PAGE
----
Education Product Management

Getting Product Managers Up To Speed with New Software and Processes

Getting Product Managers Up To Speed with New Software and Processes
By Brian Lawley
CEO & Founder of the 280 Group

For many of the functional groups in high-tech companies, new versions of software and the training they require is something that is built into their way of thinking and planning. When new development and testing tools come out, engineering and QA managers are used to integrating them into how they do their work. When new versions of SFA and CRM software are released, sales and customer service managers roll them out and make sure their staffs know how to use them. They have an integrated plan for new software that includes the necessary time for employees to learn the new tools and to get up to speed.

But for Product Managers, the concept of training and getting up to speed on new or existing tools isn’t a familiar one. Most Product Managers learn the software they use on a daily basis completely on their own. Whether it is Microsoft applications like Office, Visio or Project or other Enterprise applications used by their company, most of the time Product Managers are left to their own devices to learn how to use the tools that are critical for their day to day success.

For simple applications this has been the way of Product Management life. But as new applications become available that are more powerful and useful, it’s important to give your team of Product Management professionals the support they need. This is even more critical if the software is integrated into your existing or new product processes that span across different functional groups in your company.

Following are a few suggestions for how to be more effective if you are implementing new software and/or associated processes at your company:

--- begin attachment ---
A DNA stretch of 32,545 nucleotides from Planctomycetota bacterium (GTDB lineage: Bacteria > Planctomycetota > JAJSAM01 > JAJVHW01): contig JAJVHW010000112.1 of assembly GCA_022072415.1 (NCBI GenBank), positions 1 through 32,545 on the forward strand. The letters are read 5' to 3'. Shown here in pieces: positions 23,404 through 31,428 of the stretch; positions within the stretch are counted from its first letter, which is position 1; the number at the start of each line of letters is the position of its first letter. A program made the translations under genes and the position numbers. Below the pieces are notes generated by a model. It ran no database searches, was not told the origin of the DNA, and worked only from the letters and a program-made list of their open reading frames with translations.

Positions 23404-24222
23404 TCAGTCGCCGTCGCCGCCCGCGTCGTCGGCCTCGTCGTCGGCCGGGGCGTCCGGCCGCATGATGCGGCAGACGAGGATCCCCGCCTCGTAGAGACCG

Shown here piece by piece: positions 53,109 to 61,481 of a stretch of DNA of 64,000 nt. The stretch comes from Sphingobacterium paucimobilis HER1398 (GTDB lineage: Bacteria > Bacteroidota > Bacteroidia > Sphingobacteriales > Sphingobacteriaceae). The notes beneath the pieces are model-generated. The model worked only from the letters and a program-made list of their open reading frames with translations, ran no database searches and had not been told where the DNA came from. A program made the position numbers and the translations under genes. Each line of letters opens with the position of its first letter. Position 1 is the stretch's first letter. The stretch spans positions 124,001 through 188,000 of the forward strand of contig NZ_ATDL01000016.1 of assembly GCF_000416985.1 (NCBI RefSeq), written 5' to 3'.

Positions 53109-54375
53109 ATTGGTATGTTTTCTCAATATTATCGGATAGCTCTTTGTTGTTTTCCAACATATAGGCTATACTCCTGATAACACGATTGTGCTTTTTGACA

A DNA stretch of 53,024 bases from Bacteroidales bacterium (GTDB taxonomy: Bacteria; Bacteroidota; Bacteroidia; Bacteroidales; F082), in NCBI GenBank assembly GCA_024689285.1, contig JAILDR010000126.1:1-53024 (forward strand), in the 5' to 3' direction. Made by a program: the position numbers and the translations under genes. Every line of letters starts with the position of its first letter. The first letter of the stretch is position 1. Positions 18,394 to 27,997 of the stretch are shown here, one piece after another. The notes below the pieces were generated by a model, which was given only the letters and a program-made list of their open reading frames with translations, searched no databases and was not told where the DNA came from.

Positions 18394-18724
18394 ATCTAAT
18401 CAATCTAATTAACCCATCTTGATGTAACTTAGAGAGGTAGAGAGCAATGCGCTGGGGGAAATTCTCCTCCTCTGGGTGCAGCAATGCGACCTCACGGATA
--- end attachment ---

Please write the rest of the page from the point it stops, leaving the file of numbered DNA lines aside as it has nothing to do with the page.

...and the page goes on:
1. Make learning and using the core software tools and processes part of your quarterly MBOs, goals and objectives. Even better, make it a part of employee’s annual review goals so that they are clear that it is a critical part of their job they will be judged on. That way they’ll know that if they aren’t proficient in the applications that are critical to their job, or don’t follow the product processes, they won’t get rewarded.
  2. Give your staff dedicated time to learn the new software. Force them to go offsite to a place where they have to turn off their cell phones and can’t access email. Without this dedicated, non-interrupt-driven time, learning the software will be given little less than lip service.
  3. Make sure that when new employees are brought on board they understand what tools and processes they are expected to use, and give them the resources they need to be successful. Provide them with training materials and pair them up with others in your group that are proficient and can help them if they run into questions or problems.
  4. Get full buy in for the new processes and software and the training time required. Make sure that upper management as well as mid-level directors and product line managers understand how the new software fits into your product process, and that it is critical that your teams be proficient with it.

By using some or all of these suggestions above you’ll be sure to get the most of out of new software. And you’ll make sure your Product Management teams know what is expected of them so they can integrate new software and processes into their jobs quickly and easily.

About The Author

Brian Lawley is the CEO & Founder of the 280 Group (, which provides Product Management and Product Marketing Assessments, Consulting, Training, Certifications, Contractors, Templates and Books. He is also the author of five best-selling books: Expert Product Management, Optimal Product Process, The Phenomenal Product Manager, 42 Rules of Product Management and 42 Rules of Product Marketing.

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